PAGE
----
Digital ad revenue is still down but digital subscription revenue is a bright spot in Gannett’s Q2 earnings

The tides have turned for the better for at least one publisher’s digital business, thanks in large part to subscriptions and optimism for an improving ad market. That’s according to Gannett’s latest earnings report, which was published Thursday morning.

Even though total operating revenues saw less than ideal trends — a decrease of 10.2% year over year to $672.4 million — the company’s digital revenues did increase marginally in Q2 by 0.8% year over year on a same store basis to $262.1 million, per the company’s earnings. 

Despite the positivity, the company is still projected to earn between $2.75-2.8 billion in total revenue for the full year 2023, same as what it projected in May during its Q1 earnings report, which would be a 3-5% decrease year over year. Gannett did, however, modify several of its projections for the better, including adjusted EBITDA from the range of $285 million-$305 million to $290 million-$310 million and projected free cash flow also improved from $85 million-$105 million to $90 million-$110 million. 

By the numbers: 

  • Gannett earned $672.4 million in total operating revenues in Q2 2023, down 10.2% year over year, with 39% of that ($262.1 million) coming from digital revenues, including advertising, digital-only subscriptions, digital syndication and affiliate revenues.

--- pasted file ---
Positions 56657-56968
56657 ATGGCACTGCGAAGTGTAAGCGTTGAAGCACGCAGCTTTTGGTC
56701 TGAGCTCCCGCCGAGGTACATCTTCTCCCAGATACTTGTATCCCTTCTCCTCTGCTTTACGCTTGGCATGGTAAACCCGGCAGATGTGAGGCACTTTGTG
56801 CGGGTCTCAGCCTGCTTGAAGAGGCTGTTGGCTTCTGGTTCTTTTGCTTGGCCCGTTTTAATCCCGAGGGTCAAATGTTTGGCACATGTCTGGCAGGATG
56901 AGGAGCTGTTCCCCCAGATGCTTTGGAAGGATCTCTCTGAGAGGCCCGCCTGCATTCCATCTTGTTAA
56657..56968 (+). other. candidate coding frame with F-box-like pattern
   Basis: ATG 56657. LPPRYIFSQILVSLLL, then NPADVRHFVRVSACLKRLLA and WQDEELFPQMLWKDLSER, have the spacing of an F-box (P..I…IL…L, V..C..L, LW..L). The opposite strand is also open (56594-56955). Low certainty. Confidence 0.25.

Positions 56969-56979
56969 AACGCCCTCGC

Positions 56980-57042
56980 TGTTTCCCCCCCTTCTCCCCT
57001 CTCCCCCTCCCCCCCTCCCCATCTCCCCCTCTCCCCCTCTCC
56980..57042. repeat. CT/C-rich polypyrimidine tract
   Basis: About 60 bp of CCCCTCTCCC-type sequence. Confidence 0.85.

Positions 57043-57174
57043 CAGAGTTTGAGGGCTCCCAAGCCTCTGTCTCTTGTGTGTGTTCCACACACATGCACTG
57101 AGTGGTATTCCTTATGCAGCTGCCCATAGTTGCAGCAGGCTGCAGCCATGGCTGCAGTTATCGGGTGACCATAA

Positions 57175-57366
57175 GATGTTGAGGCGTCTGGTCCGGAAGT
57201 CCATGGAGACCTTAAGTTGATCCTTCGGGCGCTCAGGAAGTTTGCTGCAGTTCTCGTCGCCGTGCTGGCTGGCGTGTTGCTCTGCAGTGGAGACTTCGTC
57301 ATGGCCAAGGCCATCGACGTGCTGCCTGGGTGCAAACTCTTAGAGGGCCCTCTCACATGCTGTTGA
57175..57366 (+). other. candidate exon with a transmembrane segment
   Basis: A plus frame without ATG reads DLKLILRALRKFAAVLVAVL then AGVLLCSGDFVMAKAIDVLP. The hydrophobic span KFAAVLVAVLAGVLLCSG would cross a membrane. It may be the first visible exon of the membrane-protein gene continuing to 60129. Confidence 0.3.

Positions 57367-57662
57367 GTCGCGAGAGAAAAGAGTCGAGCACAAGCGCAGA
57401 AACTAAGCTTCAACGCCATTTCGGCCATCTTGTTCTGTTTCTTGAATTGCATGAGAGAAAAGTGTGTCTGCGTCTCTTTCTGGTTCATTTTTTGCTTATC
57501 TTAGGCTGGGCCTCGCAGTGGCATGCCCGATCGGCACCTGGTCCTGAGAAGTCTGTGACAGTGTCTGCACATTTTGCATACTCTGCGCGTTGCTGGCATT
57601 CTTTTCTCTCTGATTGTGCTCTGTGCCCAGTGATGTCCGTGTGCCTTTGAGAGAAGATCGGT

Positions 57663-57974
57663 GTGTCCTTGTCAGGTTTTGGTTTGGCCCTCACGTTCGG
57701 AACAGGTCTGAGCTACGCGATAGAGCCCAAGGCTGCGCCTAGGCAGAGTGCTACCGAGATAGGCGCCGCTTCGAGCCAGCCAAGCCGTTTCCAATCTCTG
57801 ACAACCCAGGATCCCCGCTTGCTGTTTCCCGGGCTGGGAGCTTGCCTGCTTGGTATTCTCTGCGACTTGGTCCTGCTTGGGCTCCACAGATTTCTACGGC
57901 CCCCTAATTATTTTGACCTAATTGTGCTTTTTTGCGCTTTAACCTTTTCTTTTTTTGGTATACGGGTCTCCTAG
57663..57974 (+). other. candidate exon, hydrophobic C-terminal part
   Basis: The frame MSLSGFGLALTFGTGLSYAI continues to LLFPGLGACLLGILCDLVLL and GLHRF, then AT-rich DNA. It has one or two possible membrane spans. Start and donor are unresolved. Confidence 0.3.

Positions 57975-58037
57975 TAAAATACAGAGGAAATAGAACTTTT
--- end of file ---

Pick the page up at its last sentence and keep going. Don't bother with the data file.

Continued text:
• Digital-only subscription revenue was $37.9 million in Q2, up 17.3% year over year, bringing the total number of digital-only subscriptions to 1.95 million (a 4.6% year over year increase). Compared to Q1 2023, however, the total number of digital-only subscriptions fell 3.5% from 2.02 million, while revenue for this business increased by 5.9% quarter over quarter.
  • Total digital advertising and marketing services revenue was $204 million in Q2, an 11.4% decrease year over year. 
  • Gannett’s Digital Marketing Solutions business increased revenues by 4.4% year over year, and 9% quarter over quarter, to a total of $121.6 million.  

Digital advertising is still double-digit down

Gannett’s total digital advertising and marketing services revenue was $204 million in Q2 2023, representing just over 30% of the company’s total revenue in the quarter. This represents a decrease of 11.4% year over year, said CFO Doug Horne during the earnings call, but he added that he is optimistic that the worst is behind the company when it comes to this revenue stream.

This is partially due to what he called “favorable” year over year comparisons for the upcoming Q3 and Q4 earnings calls compared to the back half of 2022, which was notoriously tumultuous for digital advertising, Horne said.

“We expect significant improvement in the year-over-year revenue trend during the second half of the year,” said Horne.  

Optimistically, media buyers seem to be sensing a similar shift in digital advertising spending heading into the back half of the year.